The effects of strain rate, density, and temperature on the mechanical properties of polymethylene diisocyanate (PMDI)-based rigid polyurethane foams during compression
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Compressive experiments on three types of rigid polyurethane foams were conducted by employing modified split Hopkinson pressure bars (SHPBs). The foam materials, which were based on polymethylene diisocyanate (PMDI), varied only in density (0.31 × 103, 0.41 × 103, and 0.55 × 103 kg/m3) and were compressed at strain rates as high as 3 × 103 s−1. Dynamic experiments were also performed on these three foam materials at temperatures ranging from 219 to 347 K, while maintaining a fixed high strain rate of ~3 × 103 s−1. In addition, an MTS materials testing frame was used to characterize the low-strain-rate compressive response of these three foam materials at room temperature (295 K). Our study determined the effects of density, strain rate, and temperature on the compressive response of the foam materials, resulting in a compressive stress–strain curve for each material.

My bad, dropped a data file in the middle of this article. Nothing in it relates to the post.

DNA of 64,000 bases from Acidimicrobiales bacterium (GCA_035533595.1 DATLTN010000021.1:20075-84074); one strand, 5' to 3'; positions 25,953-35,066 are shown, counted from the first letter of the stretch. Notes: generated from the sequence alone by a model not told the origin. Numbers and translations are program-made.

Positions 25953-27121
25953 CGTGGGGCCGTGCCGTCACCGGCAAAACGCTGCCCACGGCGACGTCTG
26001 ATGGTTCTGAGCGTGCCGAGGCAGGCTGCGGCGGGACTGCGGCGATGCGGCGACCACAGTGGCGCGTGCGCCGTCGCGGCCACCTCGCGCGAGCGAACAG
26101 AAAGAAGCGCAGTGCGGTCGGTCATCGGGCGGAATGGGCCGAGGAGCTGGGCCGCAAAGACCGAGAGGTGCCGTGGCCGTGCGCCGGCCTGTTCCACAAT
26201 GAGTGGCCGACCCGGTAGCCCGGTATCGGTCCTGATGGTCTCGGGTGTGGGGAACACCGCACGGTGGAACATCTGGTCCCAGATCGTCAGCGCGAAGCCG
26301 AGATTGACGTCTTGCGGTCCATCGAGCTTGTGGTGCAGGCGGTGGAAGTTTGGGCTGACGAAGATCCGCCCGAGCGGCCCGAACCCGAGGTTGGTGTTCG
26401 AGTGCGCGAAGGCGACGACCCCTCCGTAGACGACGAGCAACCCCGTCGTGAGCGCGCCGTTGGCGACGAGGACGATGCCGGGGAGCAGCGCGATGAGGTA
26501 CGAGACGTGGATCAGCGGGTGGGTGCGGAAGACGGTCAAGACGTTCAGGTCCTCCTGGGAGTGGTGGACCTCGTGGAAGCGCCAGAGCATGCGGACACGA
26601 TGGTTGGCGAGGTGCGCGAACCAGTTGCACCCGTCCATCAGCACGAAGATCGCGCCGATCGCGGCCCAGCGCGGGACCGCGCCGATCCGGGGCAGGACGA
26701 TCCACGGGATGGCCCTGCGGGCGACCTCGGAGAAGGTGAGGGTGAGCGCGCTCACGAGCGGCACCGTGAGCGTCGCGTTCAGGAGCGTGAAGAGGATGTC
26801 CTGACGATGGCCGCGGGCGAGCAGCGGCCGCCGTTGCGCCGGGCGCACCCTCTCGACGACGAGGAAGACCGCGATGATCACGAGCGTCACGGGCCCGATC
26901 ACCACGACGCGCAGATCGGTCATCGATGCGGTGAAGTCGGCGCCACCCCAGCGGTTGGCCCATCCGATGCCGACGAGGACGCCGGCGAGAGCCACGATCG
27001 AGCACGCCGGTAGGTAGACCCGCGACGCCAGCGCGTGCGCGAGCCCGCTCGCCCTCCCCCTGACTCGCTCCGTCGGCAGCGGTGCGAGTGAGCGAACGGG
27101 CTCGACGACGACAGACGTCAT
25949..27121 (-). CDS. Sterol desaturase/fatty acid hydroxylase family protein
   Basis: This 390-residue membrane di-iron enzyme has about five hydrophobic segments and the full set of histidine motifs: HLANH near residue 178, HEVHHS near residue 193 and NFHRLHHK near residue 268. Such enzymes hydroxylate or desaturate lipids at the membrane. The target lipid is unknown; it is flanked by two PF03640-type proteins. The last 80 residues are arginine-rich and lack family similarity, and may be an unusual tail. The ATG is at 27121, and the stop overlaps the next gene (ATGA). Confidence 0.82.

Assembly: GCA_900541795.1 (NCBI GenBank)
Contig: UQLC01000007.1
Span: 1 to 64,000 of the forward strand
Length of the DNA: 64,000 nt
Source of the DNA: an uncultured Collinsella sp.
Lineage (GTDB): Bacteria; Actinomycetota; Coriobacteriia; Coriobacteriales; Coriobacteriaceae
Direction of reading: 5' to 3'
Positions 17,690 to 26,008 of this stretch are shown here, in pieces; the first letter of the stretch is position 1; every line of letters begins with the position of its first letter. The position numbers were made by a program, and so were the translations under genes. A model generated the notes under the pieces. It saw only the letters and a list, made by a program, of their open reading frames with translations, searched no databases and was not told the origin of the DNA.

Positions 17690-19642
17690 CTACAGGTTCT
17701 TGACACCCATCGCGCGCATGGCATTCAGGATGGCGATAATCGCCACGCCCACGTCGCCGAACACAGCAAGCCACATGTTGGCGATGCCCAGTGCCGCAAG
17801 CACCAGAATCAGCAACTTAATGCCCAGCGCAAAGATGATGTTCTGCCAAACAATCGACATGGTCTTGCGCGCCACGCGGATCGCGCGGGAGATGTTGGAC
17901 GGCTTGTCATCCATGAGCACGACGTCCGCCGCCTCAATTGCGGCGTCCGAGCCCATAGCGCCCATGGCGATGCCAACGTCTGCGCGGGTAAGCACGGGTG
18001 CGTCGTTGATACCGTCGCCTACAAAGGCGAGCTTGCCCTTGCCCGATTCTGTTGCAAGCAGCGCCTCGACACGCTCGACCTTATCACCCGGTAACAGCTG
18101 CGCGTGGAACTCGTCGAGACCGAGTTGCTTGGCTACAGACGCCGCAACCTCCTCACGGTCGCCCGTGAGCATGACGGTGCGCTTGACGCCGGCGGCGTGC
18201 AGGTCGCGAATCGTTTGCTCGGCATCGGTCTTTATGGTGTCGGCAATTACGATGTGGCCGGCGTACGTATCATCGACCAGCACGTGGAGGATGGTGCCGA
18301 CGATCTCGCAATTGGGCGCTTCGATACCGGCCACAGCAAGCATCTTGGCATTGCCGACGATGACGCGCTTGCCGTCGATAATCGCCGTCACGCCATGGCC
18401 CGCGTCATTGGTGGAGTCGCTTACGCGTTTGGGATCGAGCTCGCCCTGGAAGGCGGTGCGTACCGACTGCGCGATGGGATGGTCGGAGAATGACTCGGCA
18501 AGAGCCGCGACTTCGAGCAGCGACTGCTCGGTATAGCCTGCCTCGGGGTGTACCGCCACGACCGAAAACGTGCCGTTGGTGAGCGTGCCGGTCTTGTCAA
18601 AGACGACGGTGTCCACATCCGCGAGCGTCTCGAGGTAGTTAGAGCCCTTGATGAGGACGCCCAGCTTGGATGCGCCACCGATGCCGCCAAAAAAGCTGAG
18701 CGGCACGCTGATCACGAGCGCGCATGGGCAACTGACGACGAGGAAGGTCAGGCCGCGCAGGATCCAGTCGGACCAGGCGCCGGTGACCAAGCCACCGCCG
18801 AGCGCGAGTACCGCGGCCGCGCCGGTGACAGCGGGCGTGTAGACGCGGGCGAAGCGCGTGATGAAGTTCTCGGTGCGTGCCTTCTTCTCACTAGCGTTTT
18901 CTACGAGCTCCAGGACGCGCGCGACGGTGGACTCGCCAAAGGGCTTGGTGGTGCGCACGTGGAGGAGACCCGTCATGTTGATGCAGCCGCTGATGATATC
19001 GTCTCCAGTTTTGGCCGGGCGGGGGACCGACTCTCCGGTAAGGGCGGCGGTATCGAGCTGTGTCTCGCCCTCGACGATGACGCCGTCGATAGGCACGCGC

KeywordsFoam Yield Strength Strain Curve High Strain Rate Constant Strain Rate
The authors would like to thank Mr. Xu Nie at Purdue University for his friendly help in obtaining scanning electron microscopy images of the foam structures. This work was performed at Purdue University and supported by Sandia National Laboratories, operated by Sandia Corporation, a Lockheed Martin Company, for the United States Department of Energy under Contract DE-AC04-94AL85000.
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